Inner Life

Gudrun’s inner life had nothing exuberant about it. It was more like something there was sheltered, like a mountain. Within this shelter, there would sometimes be an experience of deep loneliness. Gudrun went into every encounter open, awake, and serious. Hers was a liberating presence, leaving room for the other; she never coddled and kept free of judgments. She spoke only what was essential, and therefore, each of her words carried weight. In all her work, there was awareness, presence, purpose, and earnestness. She was a “living anthroposophy.” Everything was implemented and brought into action; everything she taught, she also worked through and lived herself—not resting on those qualities or abilities that she was given, but always working on and practicing precisely what was not. Life is an ever-continuing wellspring of development, and it is to be lived as such!

Gudrun Krökel-Burkhard

A year and a half before her death, Gudrun and Daniel decided to leave the house they loved and move into a retirement home. Organizing all their daily needs had become tedious and tiring, and they were more and more dependent on outside help; this way, they would have more peace and free time. She could enjoy being a grandmother and great-grandmother in the company of her family and all her grandchildren and great-grandchildren. The last days of her life before crossing the threshold were remarkably full of will. She suffered from severe physical pain but thereby experienced an intense consciousness. A week before her death (Sept. 28, 2022), she asked to move from the intensive care unit into a regular ward and announced that she was ready to die. She asked her family and closest friends to come and say goodbye. Even in her final hours, she gave instructions to her daughter, Solway, on how to prepare the room where her body would lie for the few days after her death. With her mission on Earth accomplished and while her daughter hung the last of her life-picture paintings, Gudrun crossed the threshold of death. She was an example of the love for life and a serious, committed connectedness to evolution. Throughout her life, she accompanied many people and groups; she stayed in touch with all of them and met with them regularly. She maintained a more personal contact with some, helping and supporting them on their way, even protecting them like a mother. We, the authors of this obituary, are deeply grateful to have been given the possibility to be among those close to her.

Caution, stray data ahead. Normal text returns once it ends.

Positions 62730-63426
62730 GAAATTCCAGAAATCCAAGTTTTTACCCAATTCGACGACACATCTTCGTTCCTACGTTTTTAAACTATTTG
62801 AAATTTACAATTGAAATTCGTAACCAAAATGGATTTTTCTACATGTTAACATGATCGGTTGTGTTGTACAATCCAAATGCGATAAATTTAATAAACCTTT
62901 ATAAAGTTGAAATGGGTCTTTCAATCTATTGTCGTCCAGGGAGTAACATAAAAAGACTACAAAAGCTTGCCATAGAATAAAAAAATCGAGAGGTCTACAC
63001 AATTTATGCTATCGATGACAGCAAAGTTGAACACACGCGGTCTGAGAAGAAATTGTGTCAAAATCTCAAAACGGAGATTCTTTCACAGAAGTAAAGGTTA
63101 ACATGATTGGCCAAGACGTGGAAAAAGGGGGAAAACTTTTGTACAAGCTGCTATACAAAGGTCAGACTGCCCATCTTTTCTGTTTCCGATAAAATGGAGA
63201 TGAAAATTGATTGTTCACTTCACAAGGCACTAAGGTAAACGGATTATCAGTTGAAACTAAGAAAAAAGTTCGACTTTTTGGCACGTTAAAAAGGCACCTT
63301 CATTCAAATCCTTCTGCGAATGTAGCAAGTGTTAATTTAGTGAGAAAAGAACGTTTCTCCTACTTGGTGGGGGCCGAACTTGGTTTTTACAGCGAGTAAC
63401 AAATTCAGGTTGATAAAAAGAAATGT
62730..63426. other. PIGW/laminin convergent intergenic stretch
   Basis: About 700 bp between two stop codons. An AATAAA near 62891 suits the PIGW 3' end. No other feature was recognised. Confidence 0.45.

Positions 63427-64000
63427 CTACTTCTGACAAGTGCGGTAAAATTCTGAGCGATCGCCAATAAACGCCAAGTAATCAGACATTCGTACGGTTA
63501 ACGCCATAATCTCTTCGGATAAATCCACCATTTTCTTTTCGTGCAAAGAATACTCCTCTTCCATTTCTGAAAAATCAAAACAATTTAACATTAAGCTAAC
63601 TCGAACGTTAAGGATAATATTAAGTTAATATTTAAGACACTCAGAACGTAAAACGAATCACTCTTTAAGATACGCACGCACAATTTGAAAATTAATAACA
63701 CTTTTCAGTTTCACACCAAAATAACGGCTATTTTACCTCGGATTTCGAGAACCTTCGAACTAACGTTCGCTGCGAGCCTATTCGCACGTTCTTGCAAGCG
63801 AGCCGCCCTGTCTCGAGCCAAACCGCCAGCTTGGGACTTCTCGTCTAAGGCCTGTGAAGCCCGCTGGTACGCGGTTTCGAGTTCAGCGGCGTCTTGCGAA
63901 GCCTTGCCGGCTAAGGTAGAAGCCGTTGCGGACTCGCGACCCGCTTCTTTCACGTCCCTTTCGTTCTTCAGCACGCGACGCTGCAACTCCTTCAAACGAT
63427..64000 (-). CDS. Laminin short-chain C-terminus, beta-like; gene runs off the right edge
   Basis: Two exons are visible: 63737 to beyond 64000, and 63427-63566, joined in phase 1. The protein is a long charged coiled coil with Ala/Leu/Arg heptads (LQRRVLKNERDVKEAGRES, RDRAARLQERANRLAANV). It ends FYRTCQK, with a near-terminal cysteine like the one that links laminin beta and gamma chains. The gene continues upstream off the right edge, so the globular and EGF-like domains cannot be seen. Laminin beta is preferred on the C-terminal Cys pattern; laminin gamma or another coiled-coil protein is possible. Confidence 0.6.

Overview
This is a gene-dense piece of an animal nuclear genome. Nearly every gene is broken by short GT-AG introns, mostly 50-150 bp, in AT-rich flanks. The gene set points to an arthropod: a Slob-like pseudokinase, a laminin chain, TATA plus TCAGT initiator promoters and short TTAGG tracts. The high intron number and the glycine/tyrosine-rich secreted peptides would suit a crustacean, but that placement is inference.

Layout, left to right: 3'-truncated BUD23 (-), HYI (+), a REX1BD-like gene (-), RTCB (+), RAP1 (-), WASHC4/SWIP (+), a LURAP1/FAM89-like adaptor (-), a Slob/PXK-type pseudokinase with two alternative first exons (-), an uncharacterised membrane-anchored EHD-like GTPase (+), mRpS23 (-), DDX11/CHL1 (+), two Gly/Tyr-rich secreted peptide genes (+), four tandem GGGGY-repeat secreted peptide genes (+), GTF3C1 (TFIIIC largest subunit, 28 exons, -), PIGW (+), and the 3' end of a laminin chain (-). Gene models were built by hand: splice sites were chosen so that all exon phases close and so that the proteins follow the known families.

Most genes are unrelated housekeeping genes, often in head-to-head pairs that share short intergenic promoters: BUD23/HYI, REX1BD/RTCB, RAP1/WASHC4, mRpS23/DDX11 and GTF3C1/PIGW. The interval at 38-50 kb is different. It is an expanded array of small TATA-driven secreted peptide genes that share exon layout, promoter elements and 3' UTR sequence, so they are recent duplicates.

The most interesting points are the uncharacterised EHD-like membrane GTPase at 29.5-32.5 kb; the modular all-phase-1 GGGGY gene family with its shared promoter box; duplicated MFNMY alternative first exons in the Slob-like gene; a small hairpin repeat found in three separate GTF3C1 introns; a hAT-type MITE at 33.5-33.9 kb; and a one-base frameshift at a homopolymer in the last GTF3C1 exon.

Translation Joshua Kelberman
Title image Gudrun Krökel-Burkhard. All images privately provided

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  1. Gudrun Burkhard, Das Leben in die Hand nehmen: Anbei an der eigenen Biografie (Verlag Freies Geistesleben, 2017); see Gudrun Burkhard, Taking Charge: Your Life Patterns and Their Meaning (SteinerBooks, 1997).
  2. Ibid.